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Muscle fat content predict risk of cognitive decline: Study

2023 Jun 08, 10:59, Washington [US]
Representative image

 Researchers found the amount of fat in the body's muscle, or muscle adiposity, may predict a person's risk of cognitive decline as they age. A 5-year increase in fat stored in the thigh muscle was found to be a risk factor for cognitive decline in a study published in the Journal of the American Geriatrics Society. This risk was unrelated to the total weight, other fat deposits, muscle characteristics (such as muscle strength or mass), and traditional dementia risk factors.

The study was published in 'The Journal of the American Geriatrics Society.'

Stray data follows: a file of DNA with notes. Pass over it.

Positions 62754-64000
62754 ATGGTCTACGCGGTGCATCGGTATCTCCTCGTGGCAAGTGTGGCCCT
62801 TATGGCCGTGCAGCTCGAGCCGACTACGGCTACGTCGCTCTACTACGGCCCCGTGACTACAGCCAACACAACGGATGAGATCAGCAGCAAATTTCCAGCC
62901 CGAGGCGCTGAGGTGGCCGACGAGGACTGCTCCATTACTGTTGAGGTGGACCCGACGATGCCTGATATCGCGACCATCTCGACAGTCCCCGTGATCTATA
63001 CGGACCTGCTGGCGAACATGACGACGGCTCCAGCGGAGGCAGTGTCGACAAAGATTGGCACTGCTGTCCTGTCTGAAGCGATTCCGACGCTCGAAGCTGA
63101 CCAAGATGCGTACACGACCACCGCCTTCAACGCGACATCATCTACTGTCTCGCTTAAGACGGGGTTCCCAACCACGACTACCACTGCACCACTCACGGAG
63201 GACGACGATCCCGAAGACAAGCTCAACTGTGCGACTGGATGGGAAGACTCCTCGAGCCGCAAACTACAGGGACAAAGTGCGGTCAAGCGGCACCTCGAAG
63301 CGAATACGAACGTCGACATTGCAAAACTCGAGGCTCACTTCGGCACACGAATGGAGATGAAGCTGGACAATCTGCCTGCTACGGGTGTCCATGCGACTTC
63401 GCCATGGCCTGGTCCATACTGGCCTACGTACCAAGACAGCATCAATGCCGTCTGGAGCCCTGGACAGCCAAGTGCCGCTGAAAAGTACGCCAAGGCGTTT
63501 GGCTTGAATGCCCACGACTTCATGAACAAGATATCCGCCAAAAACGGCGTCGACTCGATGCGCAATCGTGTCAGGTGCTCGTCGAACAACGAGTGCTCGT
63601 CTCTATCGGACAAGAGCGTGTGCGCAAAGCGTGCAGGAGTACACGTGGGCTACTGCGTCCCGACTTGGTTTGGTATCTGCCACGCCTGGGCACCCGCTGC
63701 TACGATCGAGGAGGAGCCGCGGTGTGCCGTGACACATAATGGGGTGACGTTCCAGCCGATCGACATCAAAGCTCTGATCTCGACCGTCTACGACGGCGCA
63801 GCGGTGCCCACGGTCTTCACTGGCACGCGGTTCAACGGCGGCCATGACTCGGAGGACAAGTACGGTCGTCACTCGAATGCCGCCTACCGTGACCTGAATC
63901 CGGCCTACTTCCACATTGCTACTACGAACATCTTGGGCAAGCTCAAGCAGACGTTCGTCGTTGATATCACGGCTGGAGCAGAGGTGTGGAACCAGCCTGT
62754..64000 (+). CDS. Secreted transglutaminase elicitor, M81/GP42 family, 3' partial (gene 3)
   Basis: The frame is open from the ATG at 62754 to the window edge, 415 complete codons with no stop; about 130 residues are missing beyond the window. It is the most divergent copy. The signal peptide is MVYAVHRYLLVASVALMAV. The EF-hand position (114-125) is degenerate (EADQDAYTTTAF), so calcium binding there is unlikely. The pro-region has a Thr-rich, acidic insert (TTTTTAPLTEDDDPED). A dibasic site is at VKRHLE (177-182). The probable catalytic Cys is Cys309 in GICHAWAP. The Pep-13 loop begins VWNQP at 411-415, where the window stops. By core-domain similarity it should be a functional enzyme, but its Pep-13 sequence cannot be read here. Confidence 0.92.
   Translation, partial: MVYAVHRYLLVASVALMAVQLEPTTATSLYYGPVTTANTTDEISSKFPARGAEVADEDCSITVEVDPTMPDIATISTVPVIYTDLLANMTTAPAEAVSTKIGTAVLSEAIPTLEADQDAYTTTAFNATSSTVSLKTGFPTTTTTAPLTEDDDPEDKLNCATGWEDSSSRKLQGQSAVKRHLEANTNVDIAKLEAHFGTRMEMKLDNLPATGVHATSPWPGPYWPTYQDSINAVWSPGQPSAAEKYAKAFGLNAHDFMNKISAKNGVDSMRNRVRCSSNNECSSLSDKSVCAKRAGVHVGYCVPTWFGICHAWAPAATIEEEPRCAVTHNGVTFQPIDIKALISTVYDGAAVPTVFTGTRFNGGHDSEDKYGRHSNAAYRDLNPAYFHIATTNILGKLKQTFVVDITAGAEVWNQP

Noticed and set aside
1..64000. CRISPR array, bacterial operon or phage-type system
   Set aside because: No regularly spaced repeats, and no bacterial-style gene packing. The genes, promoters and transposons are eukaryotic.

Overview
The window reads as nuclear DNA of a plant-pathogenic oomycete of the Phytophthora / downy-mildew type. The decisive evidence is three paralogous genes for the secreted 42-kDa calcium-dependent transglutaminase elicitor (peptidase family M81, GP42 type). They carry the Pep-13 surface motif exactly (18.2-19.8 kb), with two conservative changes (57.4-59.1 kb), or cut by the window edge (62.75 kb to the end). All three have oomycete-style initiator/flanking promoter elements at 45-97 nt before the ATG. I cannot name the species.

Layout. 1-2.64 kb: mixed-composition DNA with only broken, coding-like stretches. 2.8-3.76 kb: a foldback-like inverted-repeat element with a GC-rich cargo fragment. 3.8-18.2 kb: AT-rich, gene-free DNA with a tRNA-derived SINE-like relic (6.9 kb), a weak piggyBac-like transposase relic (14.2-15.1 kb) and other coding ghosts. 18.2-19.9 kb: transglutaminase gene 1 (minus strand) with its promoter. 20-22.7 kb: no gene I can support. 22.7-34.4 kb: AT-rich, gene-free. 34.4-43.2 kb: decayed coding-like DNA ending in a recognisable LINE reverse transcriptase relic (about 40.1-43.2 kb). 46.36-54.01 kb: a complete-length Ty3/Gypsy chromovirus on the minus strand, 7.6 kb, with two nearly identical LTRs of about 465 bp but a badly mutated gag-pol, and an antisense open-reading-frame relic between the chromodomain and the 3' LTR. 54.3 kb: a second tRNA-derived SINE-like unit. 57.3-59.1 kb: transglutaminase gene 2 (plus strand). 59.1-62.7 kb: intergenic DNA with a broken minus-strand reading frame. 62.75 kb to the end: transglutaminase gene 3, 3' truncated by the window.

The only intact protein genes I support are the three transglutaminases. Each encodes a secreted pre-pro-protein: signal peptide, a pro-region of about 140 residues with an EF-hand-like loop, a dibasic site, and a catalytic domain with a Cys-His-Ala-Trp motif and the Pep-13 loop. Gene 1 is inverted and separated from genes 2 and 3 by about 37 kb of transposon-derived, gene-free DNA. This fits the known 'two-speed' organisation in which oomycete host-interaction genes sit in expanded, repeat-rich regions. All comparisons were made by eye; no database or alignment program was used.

The researchers measured muscle fat in 1,634 adults aged 69 to 79 at years 1 and 6 and cognitive function at years 1, 3, 5, 8, and 10. Increases in muscle adiposity from year one to year six were associated with a faster and more rapid decline in cognitive function over time. The results were comparable for black and white men and women.

"Our data suggest that muscle adiposity plays a unique role in cognitive decline, distinct from that of other types of fat or other muscle characteristics," said corresponding author Caterina Rosano, MD, MPH, of the University of Pittsburgh's School of Public Health. "If that is the case, then the next step is to understand how muscle fat and the brain 'talk' to each other, and whether reducing muscle adiposity can also reduce dementia risk." 


Muscle fat Risk Cognitive Decline study science Research health fat stored thigh muscle Caterina Rosano M.D. MPH
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